Which races did Frankel win at Royal Ascot?

Bred and owned by Juddmonte Farms, under the auspices of Khalid Abdullah, and trained by the late Sir Henry Cecil, Frankel won five times at Ascot in all, but just two of those victories came at Royal Ascot. Indeed, on the first occasion, as a three-year-old, on June 14, 2011, Frankel came as close to defeat as he did in his entire 14-race career. Fresh from an impressive 6-length win in the 2,000 Guineas at Newmarket, the Galileo colt was sent off at 30/100 to win the St. James’s Palace Stakes at the Royal Meeting. However, having taken a 6-length lead with a quarter of a mile to run, Frankel was quickly coming back to his rivals inside the final half a furlong and had to be ridden out by jockey Tom Queally to beat 20/1 chance Zoffany, trained by Aidan O’Brien and ridden by Ryan Moore, by three-quarters of a length.

The following season, as a four-year-old, Frankel contested the opening Queen Anne Stakes at Royal Ascot, for which he started a hugley prohibitive 1/10. Nevertheless, his cramped odds proved entirely justified as he soon quickened clear, despite drifting slightly right in the closing stages, for an extremely impressive 11-length win over old rival Excelebration; in so doing, Frankel achieved the highest rating ever achieved by a Flat horse in the history of Timeform.

Who is the most successful current jockey at Royal Ascot?

In the long, illustrious history of Royal Ascot, Lester Piggott is, far and away, the most successful jockey. Notwithstanding the fact that the Royal Meeting was not extended to five days until 2002 – seven years after Piggott retired for the second, and final, time in 1995 – ‘The Long Fella’ racked up a total of 116 winners.

However, the most successful current jockey at Royal Ascot is Lanfranco ‘Frankie’ Dettori, who stands head and shoulders above his contemporaries with 67 winners. Dettori rode his first Royal Ascot winner, Markofdistinction, trained by Luca Cumani, in the Queen Anne Stakes – at the time it was still a Group Two contest open to horses aged three years and upwards – as a 19-year-old in 1990. In the meantime, the Italian jockey has ridden a total of 24 Group One winners at the Royal Meeting and been leading jockey six times, most recently in 2019. Indeed, on ‘Ladies’ Day’ in 2019, Dettori rode a four-timer – a feat last achieved by Piggott himself in 1965 – which contributed to his total of seven winners.

Before Frankel, which was the highest-rated horse in the history of Timeform?

On June 19, 2012, Frankel recorded what the Racing Post reported as an ‘extremely impressive’ 11-length victory over Excelebration in the Queen Anne Stakes at Royal Ascot and, in so doing, became the highest-rated horse in the history of Timeform, which first published ratings in ‘Racehorses of 1948’. As confirmed in ‘Racehorses of 2012’, Frankel was awarded a rating of 147, 2lb superior to Sea-Bird, who was beaten just once in an eight-race career in 1964 and 1965 and awarded a rating of 145 after winning all five starts as a three-year-old. Sea-Bird raced just once in Britain, effortlessly beating Meadow Court and twenty other rivals by two lengths in the Derby without coming off the bridle.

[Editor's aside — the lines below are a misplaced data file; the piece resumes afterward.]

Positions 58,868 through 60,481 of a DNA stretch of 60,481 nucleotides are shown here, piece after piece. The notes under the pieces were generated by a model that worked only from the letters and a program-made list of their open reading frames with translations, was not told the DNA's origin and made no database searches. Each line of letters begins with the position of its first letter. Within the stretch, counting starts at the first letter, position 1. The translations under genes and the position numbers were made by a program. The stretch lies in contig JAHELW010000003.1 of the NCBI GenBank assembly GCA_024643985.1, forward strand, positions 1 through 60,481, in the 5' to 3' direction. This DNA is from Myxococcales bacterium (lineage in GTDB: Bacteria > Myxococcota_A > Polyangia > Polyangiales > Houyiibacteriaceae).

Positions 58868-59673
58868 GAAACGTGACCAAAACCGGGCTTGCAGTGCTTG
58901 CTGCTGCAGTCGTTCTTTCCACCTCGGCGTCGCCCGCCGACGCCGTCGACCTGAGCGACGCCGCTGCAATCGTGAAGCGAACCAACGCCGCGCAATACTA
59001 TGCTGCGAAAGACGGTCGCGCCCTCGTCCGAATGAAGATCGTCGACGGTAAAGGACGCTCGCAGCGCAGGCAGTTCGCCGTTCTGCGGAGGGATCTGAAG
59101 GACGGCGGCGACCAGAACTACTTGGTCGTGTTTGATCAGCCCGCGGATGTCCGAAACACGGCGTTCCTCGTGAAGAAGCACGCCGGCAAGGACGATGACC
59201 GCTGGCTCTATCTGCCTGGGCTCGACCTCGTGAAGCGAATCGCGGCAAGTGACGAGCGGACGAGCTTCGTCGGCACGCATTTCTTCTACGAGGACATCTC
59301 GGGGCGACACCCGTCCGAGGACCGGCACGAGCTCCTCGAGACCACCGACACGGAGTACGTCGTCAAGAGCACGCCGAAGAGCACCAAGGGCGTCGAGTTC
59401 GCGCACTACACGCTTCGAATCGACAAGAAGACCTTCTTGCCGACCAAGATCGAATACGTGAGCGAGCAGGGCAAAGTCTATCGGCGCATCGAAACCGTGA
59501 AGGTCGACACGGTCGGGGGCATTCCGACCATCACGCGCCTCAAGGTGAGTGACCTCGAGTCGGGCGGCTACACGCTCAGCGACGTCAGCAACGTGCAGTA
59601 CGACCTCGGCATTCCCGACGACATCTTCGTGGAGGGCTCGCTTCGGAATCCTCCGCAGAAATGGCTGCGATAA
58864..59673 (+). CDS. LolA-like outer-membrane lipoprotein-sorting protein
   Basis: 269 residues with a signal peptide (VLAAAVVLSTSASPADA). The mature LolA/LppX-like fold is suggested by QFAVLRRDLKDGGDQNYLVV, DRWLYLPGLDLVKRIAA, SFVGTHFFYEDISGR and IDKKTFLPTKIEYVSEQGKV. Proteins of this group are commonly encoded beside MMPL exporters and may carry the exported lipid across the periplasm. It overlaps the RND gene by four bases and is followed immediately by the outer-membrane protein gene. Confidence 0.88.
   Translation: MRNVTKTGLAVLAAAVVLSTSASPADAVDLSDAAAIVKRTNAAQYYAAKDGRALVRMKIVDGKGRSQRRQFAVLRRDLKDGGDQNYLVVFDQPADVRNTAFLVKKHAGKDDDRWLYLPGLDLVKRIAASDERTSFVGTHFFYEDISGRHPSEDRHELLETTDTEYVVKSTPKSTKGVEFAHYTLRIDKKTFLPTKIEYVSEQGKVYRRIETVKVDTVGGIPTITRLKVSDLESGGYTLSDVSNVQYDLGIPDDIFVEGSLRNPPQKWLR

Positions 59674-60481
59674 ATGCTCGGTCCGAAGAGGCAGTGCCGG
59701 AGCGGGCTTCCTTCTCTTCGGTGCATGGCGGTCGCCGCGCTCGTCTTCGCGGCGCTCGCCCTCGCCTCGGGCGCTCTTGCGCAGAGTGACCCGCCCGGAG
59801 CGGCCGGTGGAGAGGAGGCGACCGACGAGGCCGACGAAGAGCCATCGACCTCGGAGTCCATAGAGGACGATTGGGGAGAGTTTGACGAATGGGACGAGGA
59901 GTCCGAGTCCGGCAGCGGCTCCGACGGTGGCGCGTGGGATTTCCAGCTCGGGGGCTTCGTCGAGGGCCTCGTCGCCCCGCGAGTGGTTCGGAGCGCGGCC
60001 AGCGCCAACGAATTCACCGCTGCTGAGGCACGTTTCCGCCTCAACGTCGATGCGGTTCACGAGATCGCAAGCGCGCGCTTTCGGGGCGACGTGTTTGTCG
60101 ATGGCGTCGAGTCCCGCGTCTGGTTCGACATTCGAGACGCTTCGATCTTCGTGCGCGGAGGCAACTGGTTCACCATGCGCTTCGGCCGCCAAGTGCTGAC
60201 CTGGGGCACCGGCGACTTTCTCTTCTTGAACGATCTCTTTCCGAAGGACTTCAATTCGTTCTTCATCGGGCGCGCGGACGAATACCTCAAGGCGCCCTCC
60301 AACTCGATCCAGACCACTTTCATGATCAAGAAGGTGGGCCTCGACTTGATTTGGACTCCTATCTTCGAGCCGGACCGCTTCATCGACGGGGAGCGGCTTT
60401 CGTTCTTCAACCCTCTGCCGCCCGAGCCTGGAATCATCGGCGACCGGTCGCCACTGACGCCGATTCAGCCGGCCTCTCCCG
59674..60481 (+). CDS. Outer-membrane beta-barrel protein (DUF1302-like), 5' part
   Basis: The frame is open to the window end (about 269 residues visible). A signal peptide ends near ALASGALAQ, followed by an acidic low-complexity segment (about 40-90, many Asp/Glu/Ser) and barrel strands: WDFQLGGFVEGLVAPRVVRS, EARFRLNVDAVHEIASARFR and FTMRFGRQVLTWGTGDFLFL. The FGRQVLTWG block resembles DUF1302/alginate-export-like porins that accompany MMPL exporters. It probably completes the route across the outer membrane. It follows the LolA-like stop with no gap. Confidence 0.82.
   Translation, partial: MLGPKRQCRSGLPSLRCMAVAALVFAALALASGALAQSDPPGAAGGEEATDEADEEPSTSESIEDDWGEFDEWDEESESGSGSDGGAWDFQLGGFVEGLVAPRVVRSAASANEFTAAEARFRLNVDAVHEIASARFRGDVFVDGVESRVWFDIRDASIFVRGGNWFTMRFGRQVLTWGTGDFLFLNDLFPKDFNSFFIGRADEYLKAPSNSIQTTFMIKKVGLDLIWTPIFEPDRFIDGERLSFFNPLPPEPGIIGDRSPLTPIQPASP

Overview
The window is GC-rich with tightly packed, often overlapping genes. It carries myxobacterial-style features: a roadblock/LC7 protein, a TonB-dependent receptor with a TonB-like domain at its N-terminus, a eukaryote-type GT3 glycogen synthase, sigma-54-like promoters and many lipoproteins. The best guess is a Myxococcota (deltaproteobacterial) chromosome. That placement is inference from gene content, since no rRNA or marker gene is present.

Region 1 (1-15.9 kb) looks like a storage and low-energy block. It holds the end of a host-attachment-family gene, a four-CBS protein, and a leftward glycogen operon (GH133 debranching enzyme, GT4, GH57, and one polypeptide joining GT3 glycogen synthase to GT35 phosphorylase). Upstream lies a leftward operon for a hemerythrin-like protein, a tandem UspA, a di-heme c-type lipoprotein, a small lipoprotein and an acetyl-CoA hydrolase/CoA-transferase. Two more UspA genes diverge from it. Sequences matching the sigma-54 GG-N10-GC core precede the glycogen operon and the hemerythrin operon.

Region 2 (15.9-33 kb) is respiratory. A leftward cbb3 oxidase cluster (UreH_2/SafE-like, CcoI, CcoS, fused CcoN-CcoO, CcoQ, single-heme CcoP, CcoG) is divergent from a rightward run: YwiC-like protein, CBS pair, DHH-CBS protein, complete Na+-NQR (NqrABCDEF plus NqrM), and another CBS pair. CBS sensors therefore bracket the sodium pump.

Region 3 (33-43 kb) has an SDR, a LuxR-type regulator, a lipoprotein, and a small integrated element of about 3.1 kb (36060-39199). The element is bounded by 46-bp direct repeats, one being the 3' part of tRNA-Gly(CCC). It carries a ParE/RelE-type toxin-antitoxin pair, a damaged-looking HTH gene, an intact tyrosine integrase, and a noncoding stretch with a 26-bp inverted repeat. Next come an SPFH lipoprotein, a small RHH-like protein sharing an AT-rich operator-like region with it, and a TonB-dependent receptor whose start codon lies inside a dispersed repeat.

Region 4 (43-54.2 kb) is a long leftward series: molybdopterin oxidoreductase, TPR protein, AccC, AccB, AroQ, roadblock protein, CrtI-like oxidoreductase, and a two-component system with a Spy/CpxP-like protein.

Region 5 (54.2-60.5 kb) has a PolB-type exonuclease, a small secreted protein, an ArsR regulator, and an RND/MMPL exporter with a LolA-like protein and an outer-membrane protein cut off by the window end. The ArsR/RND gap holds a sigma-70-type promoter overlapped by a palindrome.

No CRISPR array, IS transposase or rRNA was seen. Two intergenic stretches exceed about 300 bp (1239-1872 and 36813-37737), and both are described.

Later in 1965, Sea-Bird was sent off 6/5 favourite for the Prix de l’Arc de Triomphe at Longchamp, despite facing the strongest field of middle-distance talent ever assembled, including the hitherto unbeaten Prix du Jockey Club, or French Derby, winner Reliance. Despite sweating profusely in the preliminaries, Sea-Bird was travelling well in fifth place approaching the home straight and, thereafter, came clear of his rivals along with the eventual runner-up, Reliance. Sea-Bird veered alarmingly across the track in the last half a furlong or so, but still won by an official margin of six lengths, with Australian-born jockey Pat Glennon patting him down the neck in the closing stages.

Was Frankel the best horse ever?

Between August 13, 2010 and October 20, 2012, Frankel won all 14 of his races, including ten at Group One level and, in so doing, became the first horse since Abernant, in 1948, 1949 and 1950, to be the best of his generation at two, three and four years, according to Timeform. Indeed, following an 11-length win in the Queen Anne Stakes, over a mile, at Royal Ascot in June, 2012, Frankel was awarded a provisional rating of 147 – the highest ever in the history of Timeform – and the same rating, again, following a 7-length win in the Juddmonte International Stakes, on his first attempt over a mile-and-a-quarter.

The following January, his Timeform Annual Rating was confirmed at 147 and, according to World Thoroughbred Rankings, he was rated 140, making him the highest-rated horse in the history of that organisation, too. However, the 2012 World Thoroughbred Rankings did involve what was called ‘historical recalibration’, which saw the rating of the previously highest-rated horse, Dancing Brave, reduced from 141 to 138.

Frankel was widely hailed as the ‘best horse ever’, but it is worth remembering that Timeform ratings were only first published in 1948 and until fairly recently only included horses that raced in Britain. Similarly, World Thoroughbred Rankings were only first published in 1977 and before 1995 did not include horses that raced in North America. Frankel was, probably, the best horse of the modern era but, because he cannot be compared, at least not empirically, with the champions of yesteryear – such as Kincsem, Man o’War and Secretariat, to name but three – whether or not he was the best horse ever is really just a matter of opinion.